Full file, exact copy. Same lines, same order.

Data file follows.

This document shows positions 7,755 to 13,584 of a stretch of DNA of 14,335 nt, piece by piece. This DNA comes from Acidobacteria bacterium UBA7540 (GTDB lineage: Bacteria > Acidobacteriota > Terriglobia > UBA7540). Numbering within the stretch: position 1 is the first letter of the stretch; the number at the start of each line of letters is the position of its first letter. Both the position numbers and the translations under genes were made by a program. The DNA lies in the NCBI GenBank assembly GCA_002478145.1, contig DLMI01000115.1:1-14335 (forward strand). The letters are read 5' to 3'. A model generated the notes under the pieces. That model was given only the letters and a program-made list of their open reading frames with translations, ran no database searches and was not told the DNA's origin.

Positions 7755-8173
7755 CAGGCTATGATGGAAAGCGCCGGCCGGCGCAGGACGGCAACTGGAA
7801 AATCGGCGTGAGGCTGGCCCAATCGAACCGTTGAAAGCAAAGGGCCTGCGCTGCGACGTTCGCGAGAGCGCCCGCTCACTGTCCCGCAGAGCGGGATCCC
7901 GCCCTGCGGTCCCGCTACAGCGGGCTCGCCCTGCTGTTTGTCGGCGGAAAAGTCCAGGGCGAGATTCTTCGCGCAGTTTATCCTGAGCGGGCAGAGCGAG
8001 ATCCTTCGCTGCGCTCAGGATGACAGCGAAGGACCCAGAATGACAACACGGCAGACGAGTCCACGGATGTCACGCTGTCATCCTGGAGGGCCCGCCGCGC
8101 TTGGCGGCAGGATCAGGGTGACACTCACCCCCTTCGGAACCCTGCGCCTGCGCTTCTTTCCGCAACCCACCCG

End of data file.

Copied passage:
This document shows positions 7,755 to 13,584 of a stretch of DNA of 14,335 nt, piece by piece. This DNA comes from Acidobacteria bacterium UBA7540 (GTDB lineage: Bacteria > Acidobacteriota > Terriglobia > UBA7540). Numbering within the stretch: position 1 is the first letter of the stretch; the number at the start of each line of letters is the position of its first letter. Both the position numbers and the translations under genes were made by a program. The DNA lies in the NCBI GenBank assembly GCA_002478145.1, contig DLMI01000115.1:1-14335 (forward strand). The letters are read 5' to 3'. A model generated the notes under the pieces. That model was given only the letters and a program-made list of their open reading frames with translations, ran no database searches and was not told the DNA's origin.

Positions 7755-8173
7755 CAGGCTATGATGGAAAGCGCCGGCCGGCGCAGGACGGCAACTGGAA
7801 AATCGGCGTGAGGCTGGCCCAATCGAACCGTTGAAAGCAAAGGGCCTGCGCTGCGACGTTCGCGAGAGCGCCCGCTCACTGTCCCGCAGAGCGGGATCCC
7901 GCCCTGCGGTCCCGCTACAGCGGGCTCGCCCTGCTGTTTGTCGGCGGAAAAGTCCAGGGCGAGATTCTTCGCGCAGTTTATCCTGAGCGGGCAGAGCGAG
8001 ATCCTTCGCTGCGCTCAGGATGACAGCGAAGGACCCAGAATGACAACACGGCAGACGAGTCCACGGATGTCACGCTGTCATCCTGGAGGGCCCGCCGCGC
8101 TTGGCGGCAGGATCAGGGTGACACTCACCCCCTTCGGAACCCTGCGCCTGCGCTTCTTTCCGCAACCCACCCG